Saturday, October 4, 2014

Hello Dolly

Year: 2014
Director: John R. Leonetti
Cast: Annabelle Wallis, Ward Horton, Alfre Woodard
Run Time: 1 hour 38 minutes
MPAA Rating: R

I don't know at what point I'll stop being excited to review sequels/spin-offs to movies that I reviewed in their first run, but that day is not today. Much like with the Purge franchise, it's exciting to have been around as an online critic long enough to cover the beginnings of an entirely new series of movies. That happy trend continues with Annabelle, the dashed-together prequel that is placating us during the time it takes to (hopefully) make sure The Conjuring 2: Electric Boogaloo is as kickass as possible.

In the meantime, we have Annabelle, a feature film based on what was essentially a sideshow gag in the hellstorm of horrors that was The Conjuring. And why not? People seemed to respond to the doll, and enough horror movies have seeped into the public consciousness that just about everyone knows that dolls are untrustworthy. It's like taking candy from a baby to pluck that sucker out and give her the full treatment.

But the problem is, isolating a single scary element from a film isn't a surefire path to success. Who would want to see a movie about the bundle of sticks from Blair Witch? Or the puppet from Saw? Or how about the Ouija board from Paranormal Activity?

Well, this is awkward.

What I'm saying is that isolating one element of a narrative requires a lot of expanding, and on the rushed production schedule of Annabelle, released just slightly more than a year after The Conjuring, it's all too tempting to crib story points from other films. That and the fact that directing privileges were tossed (presumably as a favor) to the cinematographer of Insidious, Insidious 2, and The Conjuring does not inspire confidence.

The fact that Annabelle is actually pretty OK is incidental, though a welcome occurrence. The plot jerks and herks across the screen, relying almost entirely on the audience's knowledge of other, similar, movies to wallpaper over some of the more egregious gaps. Insidious, Paranormal Activity, and even Rosemary's Baby get in on the fun.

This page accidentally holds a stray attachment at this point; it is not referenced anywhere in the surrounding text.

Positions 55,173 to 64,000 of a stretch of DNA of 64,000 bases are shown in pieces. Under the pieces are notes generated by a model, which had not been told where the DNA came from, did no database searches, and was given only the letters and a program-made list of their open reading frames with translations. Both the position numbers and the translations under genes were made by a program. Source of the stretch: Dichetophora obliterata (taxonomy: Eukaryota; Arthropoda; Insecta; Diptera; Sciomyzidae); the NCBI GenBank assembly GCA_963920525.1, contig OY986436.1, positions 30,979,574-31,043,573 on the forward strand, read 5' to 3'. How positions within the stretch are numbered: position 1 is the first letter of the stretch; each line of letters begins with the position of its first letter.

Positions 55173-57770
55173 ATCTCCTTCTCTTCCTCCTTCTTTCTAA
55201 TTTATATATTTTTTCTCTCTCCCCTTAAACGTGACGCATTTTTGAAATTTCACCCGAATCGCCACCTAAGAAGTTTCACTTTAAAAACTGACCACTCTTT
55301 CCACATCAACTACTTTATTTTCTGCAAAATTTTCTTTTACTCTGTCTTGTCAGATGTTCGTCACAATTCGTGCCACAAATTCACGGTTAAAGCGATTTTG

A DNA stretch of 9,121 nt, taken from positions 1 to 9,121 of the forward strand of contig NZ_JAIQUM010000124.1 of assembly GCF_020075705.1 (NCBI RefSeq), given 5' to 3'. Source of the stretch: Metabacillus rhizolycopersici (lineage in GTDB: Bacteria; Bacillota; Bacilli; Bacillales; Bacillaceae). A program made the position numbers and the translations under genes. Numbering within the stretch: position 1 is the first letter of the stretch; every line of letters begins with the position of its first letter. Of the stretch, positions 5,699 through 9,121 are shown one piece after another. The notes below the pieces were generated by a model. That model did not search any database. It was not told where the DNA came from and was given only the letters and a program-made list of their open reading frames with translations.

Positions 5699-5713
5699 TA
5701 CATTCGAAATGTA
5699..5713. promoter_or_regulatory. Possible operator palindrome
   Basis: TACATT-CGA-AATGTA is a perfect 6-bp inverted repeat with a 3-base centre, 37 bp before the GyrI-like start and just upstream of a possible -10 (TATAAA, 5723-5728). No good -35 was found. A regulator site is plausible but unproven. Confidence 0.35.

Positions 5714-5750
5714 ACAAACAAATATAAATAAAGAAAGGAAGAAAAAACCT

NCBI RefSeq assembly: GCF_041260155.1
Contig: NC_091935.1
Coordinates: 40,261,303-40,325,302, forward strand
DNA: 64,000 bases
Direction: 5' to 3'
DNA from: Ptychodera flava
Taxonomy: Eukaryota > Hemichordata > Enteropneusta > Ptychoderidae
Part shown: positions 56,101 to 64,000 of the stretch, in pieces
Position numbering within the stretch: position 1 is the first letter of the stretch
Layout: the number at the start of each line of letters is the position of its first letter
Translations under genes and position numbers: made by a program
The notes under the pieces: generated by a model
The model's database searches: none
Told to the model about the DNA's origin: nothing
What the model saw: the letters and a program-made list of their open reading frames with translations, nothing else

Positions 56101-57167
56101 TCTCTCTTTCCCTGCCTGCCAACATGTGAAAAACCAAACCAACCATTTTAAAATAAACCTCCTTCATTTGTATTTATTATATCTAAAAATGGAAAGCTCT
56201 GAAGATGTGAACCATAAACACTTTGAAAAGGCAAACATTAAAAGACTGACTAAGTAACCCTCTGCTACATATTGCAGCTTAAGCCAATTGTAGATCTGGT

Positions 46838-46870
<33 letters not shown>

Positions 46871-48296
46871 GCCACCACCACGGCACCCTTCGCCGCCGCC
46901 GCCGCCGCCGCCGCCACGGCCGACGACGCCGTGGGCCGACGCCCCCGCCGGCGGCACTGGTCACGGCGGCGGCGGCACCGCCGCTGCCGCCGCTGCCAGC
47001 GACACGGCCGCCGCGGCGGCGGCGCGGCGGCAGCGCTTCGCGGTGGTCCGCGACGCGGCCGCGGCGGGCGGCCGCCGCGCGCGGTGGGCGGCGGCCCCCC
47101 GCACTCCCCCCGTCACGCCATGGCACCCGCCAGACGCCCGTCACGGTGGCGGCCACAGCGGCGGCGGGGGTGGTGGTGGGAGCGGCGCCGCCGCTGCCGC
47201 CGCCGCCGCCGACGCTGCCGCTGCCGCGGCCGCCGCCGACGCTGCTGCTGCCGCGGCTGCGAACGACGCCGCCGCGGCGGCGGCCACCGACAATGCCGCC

Be that as it may, there still is a plot, so a small recap is in order. Mia (Annabelle Wallis - her real name, believe it or not) and her just slightly douchey husband John (Ward Horton, the requisite blandly handsome male lead with a patina of douchiness √† la Zach Gilford), a young hotshot doctor, are expecting their first child. One day, because one or both of them is apparently a psychopath, John gets Mia a large doll to celebrate the upcoming birth.

This is literally the least creepy she looks at any point in the entire movie.

When two members of a mysterious Satanic cult attack their home, the young woman, Annabelle Higgins, dies while clutching the doll, bleeding directly into its eye because of course. Afterwards, mysterious and inexplicable events begin to occur around the house. Mia grows increasingly perturbed as she realizes that an evil force is pursuing her and her unimaginatively-named daughter Lea in their Pasadena apartment, which is roughly the size of the Kremlin.

You could comfortably fit four college students in their hallway alone.